KPF

Large raised earth “Lily Pads” by KPF will help stop future floods at NYC’s Red Hook Houses

Architecture East
A large raised earth
A large raised earth "Lily Pad" will help stop future floods at KPF's Red Hook Houses. (Courtesy Kohn Pedersen Fox)

Kohn Pederson Fox’s (KPF) New York office has had their planned coterie of dwellings in Red Hook, Brooklyn, recognized by the American Institute of Architects (AIA)’s 2017 Design Awards.

The project was commissioned by the New York City Housing Authority (NYCHA) and was a recipient of the Merit distinction in the Urban Design category; the New York chapter of the AIA identified KPF’s work as an “outstanding design.”

(Courtesy Kohn Pedersen Fox)

(Courtesy Kohn Pedersen Fox)

Collaborating with Philadelphia-based landscape architects OLIN, KPF worked out a master plan that will serve as part of a contingency plan in response to the devastation Red Hook faced after Hurricane Sandy struck in 2012. After conducting community research, including surveys, workshops, forums, KPF now aims to install 14 “utility pods” that would provide heat and electricity to each building as well as doubling-up as a gathering place for public programs.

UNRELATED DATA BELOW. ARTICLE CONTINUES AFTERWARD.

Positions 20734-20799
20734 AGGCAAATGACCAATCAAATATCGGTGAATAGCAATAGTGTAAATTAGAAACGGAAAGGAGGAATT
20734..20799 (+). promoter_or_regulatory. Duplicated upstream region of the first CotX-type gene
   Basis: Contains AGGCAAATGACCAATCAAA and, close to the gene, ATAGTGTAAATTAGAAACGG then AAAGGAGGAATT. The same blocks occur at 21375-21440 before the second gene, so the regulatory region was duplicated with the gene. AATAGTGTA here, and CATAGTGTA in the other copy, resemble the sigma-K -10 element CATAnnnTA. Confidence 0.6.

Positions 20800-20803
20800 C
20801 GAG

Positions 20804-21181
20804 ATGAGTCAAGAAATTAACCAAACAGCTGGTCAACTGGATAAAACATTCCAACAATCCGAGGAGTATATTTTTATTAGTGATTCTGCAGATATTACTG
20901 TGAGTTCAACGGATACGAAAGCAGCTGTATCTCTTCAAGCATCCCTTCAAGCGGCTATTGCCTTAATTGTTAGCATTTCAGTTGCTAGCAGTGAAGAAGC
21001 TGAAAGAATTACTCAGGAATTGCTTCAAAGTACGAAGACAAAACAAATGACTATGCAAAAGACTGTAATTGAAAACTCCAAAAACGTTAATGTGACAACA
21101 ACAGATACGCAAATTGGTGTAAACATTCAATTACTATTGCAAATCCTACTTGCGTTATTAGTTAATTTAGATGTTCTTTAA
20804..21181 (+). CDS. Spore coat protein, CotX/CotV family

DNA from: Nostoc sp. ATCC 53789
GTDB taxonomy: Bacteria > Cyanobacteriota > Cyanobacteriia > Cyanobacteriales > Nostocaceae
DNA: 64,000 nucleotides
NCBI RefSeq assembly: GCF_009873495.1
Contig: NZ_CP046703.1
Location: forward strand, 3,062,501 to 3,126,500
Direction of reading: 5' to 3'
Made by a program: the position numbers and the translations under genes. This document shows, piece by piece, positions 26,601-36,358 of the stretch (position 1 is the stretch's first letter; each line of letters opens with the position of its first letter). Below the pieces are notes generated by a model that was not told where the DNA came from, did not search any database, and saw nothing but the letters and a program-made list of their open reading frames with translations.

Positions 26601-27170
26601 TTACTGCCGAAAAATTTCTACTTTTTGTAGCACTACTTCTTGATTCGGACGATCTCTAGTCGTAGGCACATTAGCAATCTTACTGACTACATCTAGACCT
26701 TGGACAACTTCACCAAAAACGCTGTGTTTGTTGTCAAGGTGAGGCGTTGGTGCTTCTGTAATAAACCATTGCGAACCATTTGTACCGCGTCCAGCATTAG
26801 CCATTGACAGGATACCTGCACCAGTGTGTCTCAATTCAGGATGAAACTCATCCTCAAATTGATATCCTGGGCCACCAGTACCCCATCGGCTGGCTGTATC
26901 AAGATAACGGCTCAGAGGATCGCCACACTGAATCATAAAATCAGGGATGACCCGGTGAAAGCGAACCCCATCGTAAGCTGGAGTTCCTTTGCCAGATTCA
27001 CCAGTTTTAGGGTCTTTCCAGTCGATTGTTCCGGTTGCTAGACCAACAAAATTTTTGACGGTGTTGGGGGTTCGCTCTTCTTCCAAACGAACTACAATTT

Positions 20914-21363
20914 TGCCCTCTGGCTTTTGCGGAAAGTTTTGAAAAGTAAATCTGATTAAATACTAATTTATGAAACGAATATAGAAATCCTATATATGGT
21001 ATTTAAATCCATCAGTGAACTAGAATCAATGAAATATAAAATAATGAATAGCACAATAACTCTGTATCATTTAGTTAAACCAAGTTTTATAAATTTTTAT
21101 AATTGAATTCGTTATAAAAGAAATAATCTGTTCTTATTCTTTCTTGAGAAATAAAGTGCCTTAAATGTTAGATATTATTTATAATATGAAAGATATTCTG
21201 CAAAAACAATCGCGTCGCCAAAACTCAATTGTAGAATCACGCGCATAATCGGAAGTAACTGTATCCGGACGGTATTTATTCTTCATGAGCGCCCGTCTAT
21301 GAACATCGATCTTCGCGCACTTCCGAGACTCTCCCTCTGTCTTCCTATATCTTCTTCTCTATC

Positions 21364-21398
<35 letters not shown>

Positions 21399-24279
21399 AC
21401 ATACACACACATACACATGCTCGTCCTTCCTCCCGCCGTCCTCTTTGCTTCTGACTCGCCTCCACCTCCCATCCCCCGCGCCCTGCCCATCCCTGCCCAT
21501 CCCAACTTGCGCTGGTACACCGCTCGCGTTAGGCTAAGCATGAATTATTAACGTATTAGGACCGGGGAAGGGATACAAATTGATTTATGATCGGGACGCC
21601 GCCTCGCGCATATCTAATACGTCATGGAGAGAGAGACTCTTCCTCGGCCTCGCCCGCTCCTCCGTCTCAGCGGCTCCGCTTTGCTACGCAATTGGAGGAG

(Courtesy Kohn Pedersen Fox)

(Courtesy Kohn Pedersen Fox)

In addition to this, a “Lily Pad” design will act as a flood barrier, using raised earth in the middle of internal courtyards, aided by an active flood wall with passive barriers. As renders depict, these spaces will become mounds where people can sit and relax. All in all, KPF’s scheme will span 60 acres and service 2,873 residences. “These elements transform the experience of residents and guests by providing vibrant, social spaces in conjunction with the area’s infrastructural needs,” said the architects.

Last year, NYCHA reached out to developers to “finance, design, construct, and operate a campus-scale heat, hot water, and electricity generation and delivery network” that will supply 28 buildings housing 6,000 residents in the area. To aid the effort, the micro-grid will let the NYCHA produce its own energy and link up with the Red Hook Community Microgrid scheme.

Projects recognized by the AIANY Awards will be on show at an exhibition at the Center for Architecture from April 21 through June 20, 2017.

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